The Use of the D-Dimer Test in Combination with Non-Invasive Testing Versus Serial Non-Invasive Testing Alone for the Diagnosis of Deep-Vein Thrombosis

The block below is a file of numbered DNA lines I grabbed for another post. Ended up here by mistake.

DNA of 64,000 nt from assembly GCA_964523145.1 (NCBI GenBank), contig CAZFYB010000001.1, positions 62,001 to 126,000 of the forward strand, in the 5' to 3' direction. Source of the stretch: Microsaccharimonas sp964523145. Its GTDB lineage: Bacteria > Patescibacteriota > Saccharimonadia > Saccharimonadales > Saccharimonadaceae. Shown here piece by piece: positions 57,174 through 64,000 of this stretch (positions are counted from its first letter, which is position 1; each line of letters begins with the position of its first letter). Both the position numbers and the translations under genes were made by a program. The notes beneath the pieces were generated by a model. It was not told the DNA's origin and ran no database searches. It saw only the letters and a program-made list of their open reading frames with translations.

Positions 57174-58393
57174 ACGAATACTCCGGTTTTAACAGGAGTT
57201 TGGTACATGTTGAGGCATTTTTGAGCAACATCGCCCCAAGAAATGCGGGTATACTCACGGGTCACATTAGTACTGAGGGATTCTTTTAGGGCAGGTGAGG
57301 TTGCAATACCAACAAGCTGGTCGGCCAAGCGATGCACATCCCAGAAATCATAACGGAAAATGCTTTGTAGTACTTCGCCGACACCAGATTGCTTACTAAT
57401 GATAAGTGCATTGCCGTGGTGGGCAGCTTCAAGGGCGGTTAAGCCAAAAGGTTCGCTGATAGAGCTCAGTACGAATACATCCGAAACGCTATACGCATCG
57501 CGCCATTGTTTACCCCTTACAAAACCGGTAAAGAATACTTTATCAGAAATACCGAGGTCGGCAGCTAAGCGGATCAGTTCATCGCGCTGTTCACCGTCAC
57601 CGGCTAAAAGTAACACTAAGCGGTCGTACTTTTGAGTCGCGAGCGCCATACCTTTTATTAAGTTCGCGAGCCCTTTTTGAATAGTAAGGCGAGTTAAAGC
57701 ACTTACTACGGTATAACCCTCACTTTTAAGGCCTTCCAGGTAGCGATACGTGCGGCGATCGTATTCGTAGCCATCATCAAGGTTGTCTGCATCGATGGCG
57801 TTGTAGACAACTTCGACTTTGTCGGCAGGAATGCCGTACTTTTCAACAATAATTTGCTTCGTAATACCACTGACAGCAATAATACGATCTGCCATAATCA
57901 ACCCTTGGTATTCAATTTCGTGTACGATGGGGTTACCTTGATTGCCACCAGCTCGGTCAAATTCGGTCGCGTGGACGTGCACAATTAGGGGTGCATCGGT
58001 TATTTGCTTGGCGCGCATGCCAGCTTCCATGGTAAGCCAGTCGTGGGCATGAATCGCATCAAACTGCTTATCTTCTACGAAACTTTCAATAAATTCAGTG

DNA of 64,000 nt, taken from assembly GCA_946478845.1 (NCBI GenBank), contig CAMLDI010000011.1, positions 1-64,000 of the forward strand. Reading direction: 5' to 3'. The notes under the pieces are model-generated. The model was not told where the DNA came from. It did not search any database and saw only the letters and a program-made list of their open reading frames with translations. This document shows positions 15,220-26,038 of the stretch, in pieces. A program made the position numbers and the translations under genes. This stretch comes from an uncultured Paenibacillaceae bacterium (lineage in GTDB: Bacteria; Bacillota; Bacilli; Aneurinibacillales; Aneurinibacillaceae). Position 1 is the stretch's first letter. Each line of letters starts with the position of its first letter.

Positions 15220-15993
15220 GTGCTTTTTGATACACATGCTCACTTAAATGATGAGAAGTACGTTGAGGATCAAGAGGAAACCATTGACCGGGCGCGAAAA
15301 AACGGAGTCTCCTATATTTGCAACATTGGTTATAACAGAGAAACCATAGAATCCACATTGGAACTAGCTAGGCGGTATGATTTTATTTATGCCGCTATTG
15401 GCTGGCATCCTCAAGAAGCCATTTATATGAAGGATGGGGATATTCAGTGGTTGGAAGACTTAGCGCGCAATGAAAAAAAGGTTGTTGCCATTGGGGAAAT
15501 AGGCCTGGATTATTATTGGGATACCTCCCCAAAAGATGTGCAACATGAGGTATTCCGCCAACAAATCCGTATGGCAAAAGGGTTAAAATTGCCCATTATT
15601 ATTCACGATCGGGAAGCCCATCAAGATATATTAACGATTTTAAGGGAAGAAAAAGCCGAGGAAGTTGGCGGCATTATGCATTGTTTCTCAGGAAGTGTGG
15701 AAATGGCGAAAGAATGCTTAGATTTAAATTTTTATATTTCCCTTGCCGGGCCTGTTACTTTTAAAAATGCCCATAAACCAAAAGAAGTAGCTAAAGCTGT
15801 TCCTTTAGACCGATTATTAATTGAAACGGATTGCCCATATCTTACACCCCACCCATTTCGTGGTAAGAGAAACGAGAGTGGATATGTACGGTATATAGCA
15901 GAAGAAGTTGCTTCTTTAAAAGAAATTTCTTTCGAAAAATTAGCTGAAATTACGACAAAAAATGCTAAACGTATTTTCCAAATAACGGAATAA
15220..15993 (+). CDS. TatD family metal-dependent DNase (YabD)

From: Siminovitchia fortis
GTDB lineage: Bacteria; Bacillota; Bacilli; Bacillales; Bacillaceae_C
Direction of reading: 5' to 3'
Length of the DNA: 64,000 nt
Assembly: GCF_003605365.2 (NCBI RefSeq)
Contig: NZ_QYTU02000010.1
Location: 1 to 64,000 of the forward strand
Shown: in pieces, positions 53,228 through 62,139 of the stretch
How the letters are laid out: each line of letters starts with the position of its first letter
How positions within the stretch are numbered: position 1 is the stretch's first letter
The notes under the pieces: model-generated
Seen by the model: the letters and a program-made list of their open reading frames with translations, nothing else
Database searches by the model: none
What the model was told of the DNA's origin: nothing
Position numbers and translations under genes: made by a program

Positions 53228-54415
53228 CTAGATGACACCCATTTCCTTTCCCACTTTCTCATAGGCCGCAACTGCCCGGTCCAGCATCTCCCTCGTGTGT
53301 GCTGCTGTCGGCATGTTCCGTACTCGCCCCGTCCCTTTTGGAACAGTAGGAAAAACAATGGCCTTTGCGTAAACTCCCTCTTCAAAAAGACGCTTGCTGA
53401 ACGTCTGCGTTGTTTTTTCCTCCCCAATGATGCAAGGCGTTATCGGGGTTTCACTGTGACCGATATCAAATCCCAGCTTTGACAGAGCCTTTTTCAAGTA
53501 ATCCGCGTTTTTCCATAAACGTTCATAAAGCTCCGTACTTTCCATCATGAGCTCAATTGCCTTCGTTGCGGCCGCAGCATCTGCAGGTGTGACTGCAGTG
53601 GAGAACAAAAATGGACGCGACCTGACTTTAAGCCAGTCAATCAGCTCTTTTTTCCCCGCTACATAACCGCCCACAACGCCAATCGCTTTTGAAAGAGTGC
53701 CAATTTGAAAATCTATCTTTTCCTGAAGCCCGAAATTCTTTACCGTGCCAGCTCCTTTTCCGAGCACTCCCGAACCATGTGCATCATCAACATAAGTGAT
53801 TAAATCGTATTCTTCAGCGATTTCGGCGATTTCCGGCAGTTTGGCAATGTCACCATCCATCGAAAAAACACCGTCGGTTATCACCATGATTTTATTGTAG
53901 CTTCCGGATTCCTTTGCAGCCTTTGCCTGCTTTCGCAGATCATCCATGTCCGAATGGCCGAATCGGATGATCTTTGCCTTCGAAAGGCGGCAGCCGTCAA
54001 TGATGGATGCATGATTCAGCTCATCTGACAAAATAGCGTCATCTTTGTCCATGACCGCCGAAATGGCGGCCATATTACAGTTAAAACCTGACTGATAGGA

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We studied the usefulness of the determination of plasma D-dimer levels (using an ELISA) in combination with non-invasive testing with impedance plethysmography (IPG) or real-time ultrasonography (US) for the diagnosis of deep-vein thrombosis (DVT), in outpatients with clinically suspected DVT. This combined approach was compared to serial non-invasive testing alone in these patients. The sensitivity of a positive D-dimer test (greater than 300 micrograms/l) for the presence of DVT was 100% (70/70 patients; 95% C.I.: 95-100%), whereas the specificity was 29% (69/239 patients; 95% C.I.: 23-34%). The proportion of patients in which a definitive decision about the presence or absence of DVT could be made on the day of referral, was calculated for both approaches. When applying the combined approach, in 42% of all referred patients the diagnosis of DVT could either be established or refuted on entry, as opposed to only 19% of patients using serial non-invasive testing alone. Also, the costs per DVT diagnosed were calculated for the two diagnostic approaches. For the diagnosis of DVT the costs using serial IPG were comparable to the costs using the combination of IPG and the D-dimer test. The same conclusion holds for the comparison of serial US with the combination of US and D-dimer testing. We conclude that for the diagnosis of DVT in symptomatic outpatients the combination of non-invasive testing with the D-dimer test might be preferred over serial non-invasive testing alone, although the safety of such an approach remains to be established in future management studies.
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